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  1. Steve May 29, 2012 Reply


    Thank you for your detailed pictures of the BG-E11, they answered a couple of questions I had about how the grip loaded the batteries and where the original battery cover would go. Other pictures I’d seen didn’t quite cover those points.


  2. Larry June 01, 2012 Reply

    Ryan, great review – I was wondering one thing – I think this question has been floating around the community for awhile, and that is; does the grip compromise the water resistance of the camera at all? All previous canon grips basically advertise their water resistance for the battery compartment, but there is no seal where the grip attaches to the camera. Did they put any kind of lining there to protect that area of the camera? Thanks!


    • Ryan June 01, 2012 Reply

      Hey Larry, In my opinion the grip and camera mount are pretty similar to previous generations, no added gaskets/seals near the connection from the grip into the body. The body does have a bit of foam sealing for the battery door rest (near inside edge by hinge) and from what I can tell that part of the grip would rest against it much like the standard battery door would; providing some sealing. However, the rest of the fitment for the grip to the body feels much tighter then any other grip I have experienced and Im wondering if anything else is really needed. There is a bit of a lip around the right outside edge and because of the overall tighter fit I dont think its inadequate (considering the design, plus gravity and using common sense). I had my 5D classic in some semi heavy rain fall and misty conditions and was just always careful with it and never had an issue and those hardly had any weather sealing. I think in order for water to get inside this new grip design it would nearly have to be submerged and at that point the rest of the camera would have issues too. Also, the battery magazines have a gasket all the way around the perimeter where it meets the grip itself so that portion is definitely sealed like they advertise.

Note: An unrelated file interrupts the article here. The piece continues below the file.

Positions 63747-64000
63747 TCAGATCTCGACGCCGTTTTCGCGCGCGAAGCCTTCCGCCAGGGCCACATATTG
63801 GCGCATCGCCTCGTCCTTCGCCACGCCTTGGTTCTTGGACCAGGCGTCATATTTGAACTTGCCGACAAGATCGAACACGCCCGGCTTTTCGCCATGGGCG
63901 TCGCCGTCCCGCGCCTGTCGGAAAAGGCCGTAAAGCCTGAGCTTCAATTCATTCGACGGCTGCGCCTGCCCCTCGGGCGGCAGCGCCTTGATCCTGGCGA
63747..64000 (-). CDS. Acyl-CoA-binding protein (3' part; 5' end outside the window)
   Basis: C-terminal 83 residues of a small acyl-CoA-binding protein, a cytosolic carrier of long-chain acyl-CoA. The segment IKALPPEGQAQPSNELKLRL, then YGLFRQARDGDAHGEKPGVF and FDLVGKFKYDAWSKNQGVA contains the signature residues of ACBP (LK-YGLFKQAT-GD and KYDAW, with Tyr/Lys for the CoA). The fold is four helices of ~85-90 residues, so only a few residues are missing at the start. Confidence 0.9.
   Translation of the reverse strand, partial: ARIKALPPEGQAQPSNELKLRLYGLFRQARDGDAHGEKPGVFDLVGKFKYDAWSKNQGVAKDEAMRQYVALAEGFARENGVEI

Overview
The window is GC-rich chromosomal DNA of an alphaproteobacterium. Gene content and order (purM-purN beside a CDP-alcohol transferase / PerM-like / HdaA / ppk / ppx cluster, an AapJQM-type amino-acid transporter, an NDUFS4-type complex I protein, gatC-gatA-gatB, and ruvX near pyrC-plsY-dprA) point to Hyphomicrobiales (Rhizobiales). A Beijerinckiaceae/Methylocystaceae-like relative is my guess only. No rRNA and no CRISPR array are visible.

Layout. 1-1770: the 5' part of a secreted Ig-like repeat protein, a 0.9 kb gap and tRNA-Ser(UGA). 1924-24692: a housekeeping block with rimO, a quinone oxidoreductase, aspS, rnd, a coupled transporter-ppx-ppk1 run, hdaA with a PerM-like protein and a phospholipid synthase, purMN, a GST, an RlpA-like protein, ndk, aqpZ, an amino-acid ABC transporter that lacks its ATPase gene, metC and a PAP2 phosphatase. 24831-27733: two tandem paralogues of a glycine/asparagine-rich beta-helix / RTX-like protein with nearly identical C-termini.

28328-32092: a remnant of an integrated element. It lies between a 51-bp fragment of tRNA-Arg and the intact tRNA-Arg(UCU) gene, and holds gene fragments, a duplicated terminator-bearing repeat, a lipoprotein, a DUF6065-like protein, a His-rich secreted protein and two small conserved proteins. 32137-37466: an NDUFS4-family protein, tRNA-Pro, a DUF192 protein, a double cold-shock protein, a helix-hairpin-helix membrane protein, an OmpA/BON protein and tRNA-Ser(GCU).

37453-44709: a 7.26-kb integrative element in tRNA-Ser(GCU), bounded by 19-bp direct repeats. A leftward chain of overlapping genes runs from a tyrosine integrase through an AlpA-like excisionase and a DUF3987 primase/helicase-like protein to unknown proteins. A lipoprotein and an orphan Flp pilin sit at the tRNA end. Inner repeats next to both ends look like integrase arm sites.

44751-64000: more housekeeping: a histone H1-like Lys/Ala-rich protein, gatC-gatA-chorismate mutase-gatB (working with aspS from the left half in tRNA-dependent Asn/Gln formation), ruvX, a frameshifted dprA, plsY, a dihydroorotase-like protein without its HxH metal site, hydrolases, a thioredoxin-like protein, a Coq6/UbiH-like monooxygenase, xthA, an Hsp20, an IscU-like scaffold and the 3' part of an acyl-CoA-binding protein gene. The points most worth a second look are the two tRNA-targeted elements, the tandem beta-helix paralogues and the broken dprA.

3. David Burren August 31, 2012 Reply

    Ryan, nice review.
    The big steps forward in my opinion with this grip is that it has both AF-ON and joystick controls at all. It’s that which is tempting me back to the fold of using a vertical grip.

    For years I used a grip with the D30, then the 10D, then the 20D. Mind you, problems with the BG-E2 for the 20D (and Canon’s inability to fix it after repeated runs through their service department) eventually made me get rid of it, and in my bodies since (30D, 40D, 5DmkII, 7D) I’ve gone without. After they introduced AF-ON on the bodies so I could leave * at its default use but didn’t put an AF-ON button on the grip that was another mark against them. And the reduction in size/weight has been appreciated. However Canon is now drawing me back in with this one!

    It might be nice if the placement of the joystick and rear dial (“QCD”) was orthogonal between each of the grip locations, but not having to reach all the way across to the joystick on the other size of the QCD is a major step forward.

    One point though: with all of these grips Canon has _always_ had the holder for the battery door. In the same basic location, it would be pushed down into the grip and be held in place by a piece of foam. Not a new feature at all.


  4. Daniel July 02, 2013 Reply

    Does it work on a 5D markII?

    • Ryan July 07, 2013 Reply

      No it does not. The BG-E6 is what you need for the Mark II. The BG-E11 is dedicated to the Mark III

  5. Curious August 18, 2013 Reply

    Hi Ryan, I usually refer to your reviews before making a purchase but I do have one question though in regards to thegrip. This is going to be my first grip ever and im just wondering if the magazine is made of plastic? I hope not but if so I hope its not flimsy lol sorry for the stupid question

    • Ryan August 18, 2013 Reply

      No worries, thats a great question. The battery magazine is plastic. I have no reason to believe that it is inadequate though. Its already a pretty heavy setup with the body and grip and the magnesium components that adding more metal would probably make it even worse. The plastic is pretty sturdy and I believe the locking mechanism/latch that secures it is metal.